... warm friends of each other. I became and remained the sincere friend of both until death took them hence. My principal assistant, called Assistant Manager, was John P. Hornsby, now in his 85th year and living in New Zealand. Robert Morrison, whom I stole for his good sense, manly worth, and excellent railway ability, from the Belfast and Northern Counties in October, 1891, succeeded Hornsby as my assistant. Afterwards he became goods manager at the time Thomas Elliot was appointed ...
— Fifty Years of Railway Life in England, Scotland and Ireland • Joseph Tatlow

... three steps into the shop. Tom did his best to sell only his own excellent but limited range of produce; but Progress came shoving things into his window, French artichokes and aubergines, foreign apples—apples from the State of New York, apples from California, apples from Canada, apples from New Zealand, "pretty lookin' fruit, but not what I should call English apples," said Tom—bananas, unfamiliar ...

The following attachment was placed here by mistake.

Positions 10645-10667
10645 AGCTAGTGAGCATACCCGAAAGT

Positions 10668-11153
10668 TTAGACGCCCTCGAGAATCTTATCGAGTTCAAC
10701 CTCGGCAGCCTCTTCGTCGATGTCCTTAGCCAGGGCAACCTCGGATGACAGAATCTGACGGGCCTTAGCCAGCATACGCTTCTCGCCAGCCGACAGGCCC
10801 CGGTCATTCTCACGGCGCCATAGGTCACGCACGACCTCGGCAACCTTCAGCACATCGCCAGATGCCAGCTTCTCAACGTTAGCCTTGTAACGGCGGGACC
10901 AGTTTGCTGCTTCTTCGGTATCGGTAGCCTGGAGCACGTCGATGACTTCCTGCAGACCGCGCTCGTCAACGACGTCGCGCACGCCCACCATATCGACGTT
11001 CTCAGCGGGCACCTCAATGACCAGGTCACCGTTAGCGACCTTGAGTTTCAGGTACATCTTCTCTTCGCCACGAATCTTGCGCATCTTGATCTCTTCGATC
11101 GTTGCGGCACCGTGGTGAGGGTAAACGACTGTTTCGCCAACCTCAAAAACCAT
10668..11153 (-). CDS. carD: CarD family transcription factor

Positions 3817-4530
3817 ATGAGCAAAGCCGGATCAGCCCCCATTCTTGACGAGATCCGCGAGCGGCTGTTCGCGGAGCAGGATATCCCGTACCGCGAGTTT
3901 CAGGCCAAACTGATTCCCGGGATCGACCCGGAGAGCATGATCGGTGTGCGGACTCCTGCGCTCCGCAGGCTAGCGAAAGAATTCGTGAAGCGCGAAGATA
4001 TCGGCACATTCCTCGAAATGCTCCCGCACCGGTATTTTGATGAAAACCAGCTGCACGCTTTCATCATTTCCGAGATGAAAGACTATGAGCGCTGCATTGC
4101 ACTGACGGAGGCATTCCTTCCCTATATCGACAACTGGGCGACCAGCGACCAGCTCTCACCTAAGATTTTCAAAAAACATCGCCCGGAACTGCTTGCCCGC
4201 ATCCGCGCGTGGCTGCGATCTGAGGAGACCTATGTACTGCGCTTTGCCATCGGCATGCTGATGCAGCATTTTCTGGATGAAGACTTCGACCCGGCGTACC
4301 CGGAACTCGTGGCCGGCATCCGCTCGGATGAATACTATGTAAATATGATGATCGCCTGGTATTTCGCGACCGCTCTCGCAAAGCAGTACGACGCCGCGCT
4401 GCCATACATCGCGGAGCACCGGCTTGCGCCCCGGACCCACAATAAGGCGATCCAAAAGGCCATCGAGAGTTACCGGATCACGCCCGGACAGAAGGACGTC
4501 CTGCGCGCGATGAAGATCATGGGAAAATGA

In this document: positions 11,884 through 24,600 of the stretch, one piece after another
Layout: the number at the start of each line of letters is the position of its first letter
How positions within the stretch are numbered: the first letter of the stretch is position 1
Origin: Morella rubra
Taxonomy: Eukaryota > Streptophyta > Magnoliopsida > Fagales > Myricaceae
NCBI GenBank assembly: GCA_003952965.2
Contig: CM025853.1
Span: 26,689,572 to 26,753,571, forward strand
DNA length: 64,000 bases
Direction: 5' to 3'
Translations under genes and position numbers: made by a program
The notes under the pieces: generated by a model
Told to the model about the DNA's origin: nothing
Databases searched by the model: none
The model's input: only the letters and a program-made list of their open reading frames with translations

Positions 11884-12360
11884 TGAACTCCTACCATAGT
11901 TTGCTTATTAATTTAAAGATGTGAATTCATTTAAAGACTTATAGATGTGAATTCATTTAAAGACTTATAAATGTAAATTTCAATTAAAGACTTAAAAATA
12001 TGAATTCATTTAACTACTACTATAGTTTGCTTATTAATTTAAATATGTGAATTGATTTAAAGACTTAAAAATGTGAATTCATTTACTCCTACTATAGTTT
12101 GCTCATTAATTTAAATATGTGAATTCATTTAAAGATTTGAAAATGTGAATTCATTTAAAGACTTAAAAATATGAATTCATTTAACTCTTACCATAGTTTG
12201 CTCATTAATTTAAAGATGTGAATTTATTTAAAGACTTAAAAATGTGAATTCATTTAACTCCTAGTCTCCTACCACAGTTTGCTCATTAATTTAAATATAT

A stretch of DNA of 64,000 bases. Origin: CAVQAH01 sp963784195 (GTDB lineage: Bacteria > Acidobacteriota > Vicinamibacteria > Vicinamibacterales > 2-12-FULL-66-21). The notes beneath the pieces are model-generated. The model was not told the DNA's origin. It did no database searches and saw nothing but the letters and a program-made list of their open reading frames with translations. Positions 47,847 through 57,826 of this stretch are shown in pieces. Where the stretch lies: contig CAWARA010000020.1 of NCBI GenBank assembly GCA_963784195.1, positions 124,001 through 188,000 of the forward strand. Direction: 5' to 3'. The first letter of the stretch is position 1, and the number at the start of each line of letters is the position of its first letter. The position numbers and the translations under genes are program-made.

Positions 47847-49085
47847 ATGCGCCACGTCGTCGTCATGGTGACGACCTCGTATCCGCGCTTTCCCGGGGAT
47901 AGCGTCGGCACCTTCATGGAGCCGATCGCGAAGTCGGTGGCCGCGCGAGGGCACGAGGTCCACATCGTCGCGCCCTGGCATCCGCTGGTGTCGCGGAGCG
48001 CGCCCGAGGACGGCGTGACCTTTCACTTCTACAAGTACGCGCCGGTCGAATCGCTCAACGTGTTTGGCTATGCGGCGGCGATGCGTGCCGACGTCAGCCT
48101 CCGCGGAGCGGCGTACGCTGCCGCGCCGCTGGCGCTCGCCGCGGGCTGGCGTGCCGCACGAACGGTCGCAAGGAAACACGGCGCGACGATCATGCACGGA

— The War in the Air • Herbert George Wells

... FISHER reports that in New Zealand some convicts recently went on hunger-strike because a band played outside the prison. It seems that their ground of complaint was that this was not ...
— Punch, or the London Charivari, Vol. 156., March 5, 1919 • Various

... and these are produced more economically at a distance from the centre of manufacture. Thus England must look to the United States for wheat and cotton, to the Australian Commonwealth for wool, and to New Zealand and the United States for meat. Her chief wealth is in her coal and iron, and these make the nation a great manufacturing centre. So, also, the manufacturer of New York must go to Pittsburg for steel, to Minneapolis for flour, and to ...